How to kill the goose that lays the golden eggs. [It’s rather gratifying – this picture was picked up by another blog and got talked about a lot, so that the mayor of Mestia had to say he’d at least get the blue roof painted over. It turns out the house was built by a Svan living in the USA who soon died, alas.]
More sympathetic guesthouse construction in Mestia

Bulletin from Batumi

Having posted about Tbilisi, I should say that I’m now in Batumi, Georgia’s second largest city, a pleasure resort on the Black Sea. It is totally unlike Tbilisi in most ways, although it does share some of its problems with traffic congestion and pollution – whereas English has become Tbilisi’s second language, here it’s Russian (and Turkish), and the city has much less of a European feel to it. Whereas visitors to Tbilisi come mostly for culture (including food and wine!), they come to Batumi for the casinos (not the beach, which is stoney and polluted). President Saakashvili (see my Tbilisi post), in his mad rush to boost the Georgian economy as fast as possible, decided that Batumi should become the Las Vegas of the Black Sea, and brought in major hotel and casino chains with massive tax breaks. He encouraged a surreal mishmash of exuberant architecture that (like Las Vegas) is definitely worth a flying visit at least. I’m not going to write a lot, but I will post some photos of these buildings below (loosely, from north to south).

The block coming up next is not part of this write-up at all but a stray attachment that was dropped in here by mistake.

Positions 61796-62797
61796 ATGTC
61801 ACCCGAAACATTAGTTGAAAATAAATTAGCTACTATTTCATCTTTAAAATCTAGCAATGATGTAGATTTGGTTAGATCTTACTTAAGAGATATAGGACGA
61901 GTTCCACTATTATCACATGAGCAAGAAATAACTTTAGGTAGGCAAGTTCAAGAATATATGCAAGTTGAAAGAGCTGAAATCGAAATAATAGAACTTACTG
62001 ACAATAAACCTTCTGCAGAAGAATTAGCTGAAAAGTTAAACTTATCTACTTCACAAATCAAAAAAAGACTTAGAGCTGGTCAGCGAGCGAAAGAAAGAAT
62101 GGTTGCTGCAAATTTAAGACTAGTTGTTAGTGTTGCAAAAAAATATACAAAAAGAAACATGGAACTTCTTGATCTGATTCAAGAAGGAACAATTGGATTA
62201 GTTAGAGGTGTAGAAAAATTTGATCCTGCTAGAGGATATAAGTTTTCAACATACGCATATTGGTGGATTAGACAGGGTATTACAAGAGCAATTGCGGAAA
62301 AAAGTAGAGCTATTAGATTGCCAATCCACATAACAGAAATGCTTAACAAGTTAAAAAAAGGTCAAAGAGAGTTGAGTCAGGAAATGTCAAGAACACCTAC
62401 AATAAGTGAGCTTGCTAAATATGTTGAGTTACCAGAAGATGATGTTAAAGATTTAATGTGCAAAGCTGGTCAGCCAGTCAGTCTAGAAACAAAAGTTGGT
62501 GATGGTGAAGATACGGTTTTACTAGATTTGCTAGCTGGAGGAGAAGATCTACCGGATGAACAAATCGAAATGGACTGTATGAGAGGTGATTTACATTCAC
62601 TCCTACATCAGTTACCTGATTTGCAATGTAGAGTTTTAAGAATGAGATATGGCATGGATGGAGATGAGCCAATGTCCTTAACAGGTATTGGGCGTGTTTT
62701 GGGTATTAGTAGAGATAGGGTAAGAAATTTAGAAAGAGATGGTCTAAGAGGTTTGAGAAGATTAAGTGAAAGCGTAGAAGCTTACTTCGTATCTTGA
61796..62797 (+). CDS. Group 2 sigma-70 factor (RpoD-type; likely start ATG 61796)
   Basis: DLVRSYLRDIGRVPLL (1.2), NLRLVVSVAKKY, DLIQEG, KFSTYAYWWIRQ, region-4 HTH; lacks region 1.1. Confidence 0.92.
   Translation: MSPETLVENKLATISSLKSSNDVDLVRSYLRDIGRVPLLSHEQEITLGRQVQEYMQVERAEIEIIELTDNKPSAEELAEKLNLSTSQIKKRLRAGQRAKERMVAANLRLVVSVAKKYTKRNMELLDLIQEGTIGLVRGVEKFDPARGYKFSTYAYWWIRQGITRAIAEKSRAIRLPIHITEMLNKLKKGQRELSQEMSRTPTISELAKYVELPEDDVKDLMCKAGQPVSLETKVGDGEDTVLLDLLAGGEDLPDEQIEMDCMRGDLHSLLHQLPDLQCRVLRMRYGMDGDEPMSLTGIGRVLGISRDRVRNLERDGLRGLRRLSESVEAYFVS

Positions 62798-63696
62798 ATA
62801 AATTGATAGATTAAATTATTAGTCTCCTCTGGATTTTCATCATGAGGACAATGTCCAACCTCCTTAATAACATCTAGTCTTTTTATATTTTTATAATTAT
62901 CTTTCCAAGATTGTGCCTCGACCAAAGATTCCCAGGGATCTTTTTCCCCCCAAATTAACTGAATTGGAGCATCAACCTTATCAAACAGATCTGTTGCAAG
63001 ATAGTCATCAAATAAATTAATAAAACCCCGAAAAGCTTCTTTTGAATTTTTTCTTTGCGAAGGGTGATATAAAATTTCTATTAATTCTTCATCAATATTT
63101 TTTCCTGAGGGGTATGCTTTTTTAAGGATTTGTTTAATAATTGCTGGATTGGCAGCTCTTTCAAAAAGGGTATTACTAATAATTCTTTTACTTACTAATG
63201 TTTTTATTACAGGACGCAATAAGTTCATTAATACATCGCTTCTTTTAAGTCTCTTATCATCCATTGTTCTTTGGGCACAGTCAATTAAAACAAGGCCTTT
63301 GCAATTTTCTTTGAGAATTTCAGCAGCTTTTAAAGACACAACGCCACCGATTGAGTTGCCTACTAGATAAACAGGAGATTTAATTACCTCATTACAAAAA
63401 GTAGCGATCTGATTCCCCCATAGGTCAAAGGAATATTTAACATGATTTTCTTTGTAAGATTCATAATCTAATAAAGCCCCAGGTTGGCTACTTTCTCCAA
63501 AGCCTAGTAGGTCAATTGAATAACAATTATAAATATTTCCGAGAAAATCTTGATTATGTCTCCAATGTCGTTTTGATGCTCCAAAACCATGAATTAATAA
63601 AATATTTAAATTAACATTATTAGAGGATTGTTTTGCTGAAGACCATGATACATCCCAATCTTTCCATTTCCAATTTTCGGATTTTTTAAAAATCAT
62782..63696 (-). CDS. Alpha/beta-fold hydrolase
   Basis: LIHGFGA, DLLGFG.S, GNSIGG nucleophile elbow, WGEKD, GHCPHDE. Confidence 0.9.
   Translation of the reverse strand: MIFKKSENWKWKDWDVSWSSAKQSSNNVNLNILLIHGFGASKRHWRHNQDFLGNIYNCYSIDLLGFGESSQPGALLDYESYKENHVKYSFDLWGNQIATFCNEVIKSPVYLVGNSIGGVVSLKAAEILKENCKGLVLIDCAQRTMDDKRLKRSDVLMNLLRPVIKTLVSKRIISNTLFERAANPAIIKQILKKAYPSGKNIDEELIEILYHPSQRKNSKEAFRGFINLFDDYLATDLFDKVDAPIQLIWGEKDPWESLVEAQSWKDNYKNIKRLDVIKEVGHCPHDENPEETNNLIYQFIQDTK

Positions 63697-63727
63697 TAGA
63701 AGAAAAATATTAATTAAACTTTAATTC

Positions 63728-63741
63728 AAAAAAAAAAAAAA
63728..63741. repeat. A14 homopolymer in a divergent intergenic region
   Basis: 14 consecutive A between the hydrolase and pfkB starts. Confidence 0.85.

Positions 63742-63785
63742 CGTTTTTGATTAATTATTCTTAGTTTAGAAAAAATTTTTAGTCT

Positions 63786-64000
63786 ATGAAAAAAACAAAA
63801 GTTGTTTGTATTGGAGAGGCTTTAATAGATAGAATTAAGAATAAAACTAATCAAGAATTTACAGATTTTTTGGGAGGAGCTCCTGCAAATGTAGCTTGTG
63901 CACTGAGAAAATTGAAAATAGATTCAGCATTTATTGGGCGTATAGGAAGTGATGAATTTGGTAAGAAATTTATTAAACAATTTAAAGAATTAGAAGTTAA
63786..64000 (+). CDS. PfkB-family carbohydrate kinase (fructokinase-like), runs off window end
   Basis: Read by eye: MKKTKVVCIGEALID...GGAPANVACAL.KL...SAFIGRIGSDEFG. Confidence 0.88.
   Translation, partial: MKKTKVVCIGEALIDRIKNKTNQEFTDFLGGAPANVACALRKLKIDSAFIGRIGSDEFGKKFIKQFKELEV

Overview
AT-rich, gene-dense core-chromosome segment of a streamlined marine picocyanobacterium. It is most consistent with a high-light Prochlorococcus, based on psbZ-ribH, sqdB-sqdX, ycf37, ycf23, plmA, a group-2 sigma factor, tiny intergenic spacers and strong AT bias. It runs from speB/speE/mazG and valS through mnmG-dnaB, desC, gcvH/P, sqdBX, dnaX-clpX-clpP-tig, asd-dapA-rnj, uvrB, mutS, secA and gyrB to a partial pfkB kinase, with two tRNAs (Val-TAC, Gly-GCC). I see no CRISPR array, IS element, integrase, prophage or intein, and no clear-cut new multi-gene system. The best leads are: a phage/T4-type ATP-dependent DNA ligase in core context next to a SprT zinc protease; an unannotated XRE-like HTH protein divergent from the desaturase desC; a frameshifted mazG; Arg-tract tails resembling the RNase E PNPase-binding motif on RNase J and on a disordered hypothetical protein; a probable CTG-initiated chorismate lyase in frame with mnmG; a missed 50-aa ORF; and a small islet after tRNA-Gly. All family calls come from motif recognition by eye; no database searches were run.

While the over-the-top kitschy exuberance of Batumi’s new buildings still thrills, or at least provokes giggles, I do sense that the project has gone ever so slightly off the boil since Saakashvili left office (and the country – he moved to Ukraine to become governor of Odessa, but then fell out with the political establishment there and is currently stateless). The Chinese pagoda no longer houses a Chinese restaurant, the windmill restaurant is no longer Dutch-themed, the Tower Brewery no longer brews its own beer – they all now serve fairly basic Georgian food for holidaymakers. And the Chacha Fountain no longer flows with chacha (Georgian grappa) once a week (in fact it allegedly only worked once, as in one time only).